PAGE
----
Leasing or selling public parking garages to shore up finances. Readers of the Institute’s work will recall days of yore around 2009 and 2010 when the City of Pittsburgh had a plan to lease the garages and meters to put the proceeds into the pension system. That did not happen, but the details of the plan are touched upon here, here, and here.

The idea did keep traction in the capital city of Harrisburg: we wrote in June 2011 that the Act 47 recovery plan for Harrisburg mentioned the possibility. Instead of paying off pensions, the 2012 final recovery plan noted "if the parking assets are included in the debt solution, the proceeds from the parking assets transaction will first need to be applied to repay the existing debt of the Harrisburg Parking Authority. The remaining proceeds…could potentially be used to pay a portion of the incinerator debt and to contribute over time to address a portion of the City’s structural deficit".

Such deals can be quite complex and raise a lot of questions. One that was raised in a news article is whether the Harrisburg arrangement is a lease or a sale. When the arrangement involves not leasing the garages to a private interest but a state-level economic development authority who will also involve another local non-profit economic development agency and then two private interests will have a role in managing property and parking operations, things can get a bit complex.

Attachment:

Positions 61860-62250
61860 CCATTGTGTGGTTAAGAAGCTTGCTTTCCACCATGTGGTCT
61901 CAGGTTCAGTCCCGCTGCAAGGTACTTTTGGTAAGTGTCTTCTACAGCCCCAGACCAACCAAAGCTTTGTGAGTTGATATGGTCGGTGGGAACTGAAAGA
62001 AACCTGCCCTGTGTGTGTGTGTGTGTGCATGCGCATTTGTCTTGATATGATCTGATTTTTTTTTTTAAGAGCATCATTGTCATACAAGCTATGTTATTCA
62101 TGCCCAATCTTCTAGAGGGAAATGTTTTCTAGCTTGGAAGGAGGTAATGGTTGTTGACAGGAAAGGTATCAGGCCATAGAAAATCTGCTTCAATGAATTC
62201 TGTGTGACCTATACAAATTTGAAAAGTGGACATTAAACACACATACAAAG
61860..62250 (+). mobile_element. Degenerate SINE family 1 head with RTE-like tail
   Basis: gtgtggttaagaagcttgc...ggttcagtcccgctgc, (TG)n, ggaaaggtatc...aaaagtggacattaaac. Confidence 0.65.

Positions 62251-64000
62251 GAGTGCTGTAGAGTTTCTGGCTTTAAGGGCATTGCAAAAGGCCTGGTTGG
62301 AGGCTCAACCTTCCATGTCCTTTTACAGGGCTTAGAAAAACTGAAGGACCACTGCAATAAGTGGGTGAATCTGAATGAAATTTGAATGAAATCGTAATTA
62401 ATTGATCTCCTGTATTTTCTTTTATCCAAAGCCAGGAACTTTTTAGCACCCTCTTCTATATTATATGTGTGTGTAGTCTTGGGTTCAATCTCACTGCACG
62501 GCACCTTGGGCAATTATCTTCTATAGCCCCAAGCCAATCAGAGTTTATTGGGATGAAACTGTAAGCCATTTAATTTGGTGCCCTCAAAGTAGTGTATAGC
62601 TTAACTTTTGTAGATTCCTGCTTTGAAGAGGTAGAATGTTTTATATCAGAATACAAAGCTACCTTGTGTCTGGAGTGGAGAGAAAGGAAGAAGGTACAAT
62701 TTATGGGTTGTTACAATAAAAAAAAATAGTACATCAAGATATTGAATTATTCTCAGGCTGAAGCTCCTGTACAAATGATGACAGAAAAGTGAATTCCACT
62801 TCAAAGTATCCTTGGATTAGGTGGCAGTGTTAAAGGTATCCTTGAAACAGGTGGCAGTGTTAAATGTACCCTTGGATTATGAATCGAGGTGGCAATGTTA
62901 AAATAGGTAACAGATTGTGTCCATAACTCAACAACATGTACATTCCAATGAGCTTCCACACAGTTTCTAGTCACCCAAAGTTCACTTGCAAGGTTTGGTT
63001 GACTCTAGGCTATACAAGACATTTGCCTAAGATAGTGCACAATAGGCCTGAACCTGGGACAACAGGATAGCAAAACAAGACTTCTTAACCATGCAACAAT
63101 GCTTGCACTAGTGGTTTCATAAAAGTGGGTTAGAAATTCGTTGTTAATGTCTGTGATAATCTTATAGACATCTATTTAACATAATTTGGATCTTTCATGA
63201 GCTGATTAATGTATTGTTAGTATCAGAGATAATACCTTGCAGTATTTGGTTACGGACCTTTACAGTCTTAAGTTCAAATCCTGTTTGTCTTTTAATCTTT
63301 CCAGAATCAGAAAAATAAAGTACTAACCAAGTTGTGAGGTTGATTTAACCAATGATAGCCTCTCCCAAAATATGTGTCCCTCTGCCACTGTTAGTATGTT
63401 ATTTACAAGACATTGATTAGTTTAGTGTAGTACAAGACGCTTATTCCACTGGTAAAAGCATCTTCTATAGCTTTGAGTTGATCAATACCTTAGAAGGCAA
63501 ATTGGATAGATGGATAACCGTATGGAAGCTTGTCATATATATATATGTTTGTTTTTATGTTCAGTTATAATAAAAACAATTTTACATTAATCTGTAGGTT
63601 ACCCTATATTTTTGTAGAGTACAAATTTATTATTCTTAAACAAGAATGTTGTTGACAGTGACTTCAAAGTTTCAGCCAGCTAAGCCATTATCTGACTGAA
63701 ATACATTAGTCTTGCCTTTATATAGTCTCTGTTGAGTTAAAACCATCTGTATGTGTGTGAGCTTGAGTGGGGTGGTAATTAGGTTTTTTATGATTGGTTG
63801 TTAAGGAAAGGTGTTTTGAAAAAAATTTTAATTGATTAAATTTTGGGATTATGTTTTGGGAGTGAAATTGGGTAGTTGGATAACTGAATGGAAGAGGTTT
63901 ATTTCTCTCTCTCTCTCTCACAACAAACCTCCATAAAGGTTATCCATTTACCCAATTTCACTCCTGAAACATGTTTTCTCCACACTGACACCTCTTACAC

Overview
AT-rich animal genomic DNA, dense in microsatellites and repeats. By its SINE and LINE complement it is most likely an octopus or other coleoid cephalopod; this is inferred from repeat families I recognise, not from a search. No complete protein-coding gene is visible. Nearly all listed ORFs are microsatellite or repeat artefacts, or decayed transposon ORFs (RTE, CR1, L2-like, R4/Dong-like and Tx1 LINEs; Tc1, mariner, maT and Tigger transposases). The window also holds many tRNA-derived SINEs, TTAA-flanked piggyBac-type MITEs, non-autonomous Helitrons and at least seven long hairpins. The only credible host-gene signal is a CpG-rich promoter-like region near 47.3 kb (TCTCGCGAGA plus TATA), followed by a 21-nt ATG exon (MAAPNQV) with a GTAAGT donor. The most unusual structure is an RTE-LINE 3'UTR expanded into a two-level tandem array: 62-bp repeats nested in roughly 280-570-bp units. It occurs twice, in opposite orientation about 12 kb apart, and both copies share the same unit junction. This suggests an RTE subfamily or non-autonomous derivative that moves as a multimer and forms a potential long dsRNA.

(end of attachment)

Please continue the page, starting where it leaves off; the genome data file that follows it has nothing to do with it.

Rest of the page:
Why the involvement of the other authority and the non-profit? Because locals were worried "…that parking rates could increase out-of-control to boost profits while the assets themselves could languish and degrade in the hands of a company with no long-term interest in the welfare of the city." Similar thoughts arose many times during the debate in Pittsburgh. Of course, it is safe to assume that policymakers in both cities did not contemplate that a private operator would have to pay property taxes (unlike a municipal or authority owner), collect parking taxes, pay expenses, and still make a profit while recognizing that simply imposing higher rates would eventually result in a drop in parking customers.